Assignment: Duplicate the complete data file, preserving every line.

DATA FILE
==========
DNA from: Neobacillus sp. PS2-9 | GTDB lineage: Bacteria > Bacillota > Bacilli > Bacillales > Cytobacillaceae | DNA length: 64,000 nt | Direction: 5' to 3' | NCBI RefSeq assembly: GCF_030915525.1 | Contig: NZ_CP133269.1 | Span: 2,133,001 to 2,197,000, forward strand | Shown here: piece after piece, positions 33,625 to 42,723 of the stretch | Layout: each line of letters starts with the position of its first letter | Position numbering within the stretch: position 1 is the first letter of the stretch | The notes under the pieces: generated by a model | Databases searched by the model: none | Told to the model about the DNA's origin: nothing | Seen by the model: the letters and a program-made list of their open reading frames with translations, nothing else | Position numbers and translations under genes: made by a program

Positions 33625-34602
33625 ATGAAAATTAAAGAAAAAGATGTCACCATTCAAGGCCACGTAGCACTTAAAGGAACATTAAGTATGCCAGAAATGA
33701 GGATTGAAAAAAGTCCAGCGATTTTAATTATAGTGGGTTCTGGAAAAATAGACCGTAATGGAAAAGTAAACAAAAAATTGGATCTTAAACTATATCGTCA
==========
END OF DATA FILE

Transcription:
DNA from: Neobacillus sp. PS2-9 | GTDB lineage: Bacteria > Bacillota > Bacilli > Bacillales > Cytobacillaceae | DNA length: 64,000 nt | Direction: 5' to 3' | NCBI RefSeq assembly: GCF_030915525.1 | Contig: NZ_CP133269.1 | Span: 2,133,001 to 2,197,000, forward strand | Shown here: piece after piece, positions 33,625 to 42,723 of the stretch | Layout: each line of letters starts with the position of its first letter | Position numbering within the stretch: position 1 is the first letter of the stretch | The notes under the pieces: generated by a model | Databases searched by the model: none | Told to the model about the DNA's origin: nothing | Seen by the model: the letters and a program-made list of their open reading frames with translations, nothing else | Position numbers and translations under genes: made by a program

Positions 33625-34602
33625 ATGAAAATTAAAGAAAAAGATGTCACCATTCAAGGCCACGTAGCACTTAAAGGAACATTAAGTATGCCAGAAATGA
33701 GGATTGAAAAAAGTCCAGCGATTTTAATTATAGTGGGTTCTGGAAAAATAGACCGTAATGGAAAAGTAAACAAAAAATTGGATCTTAAACTATATCGTCA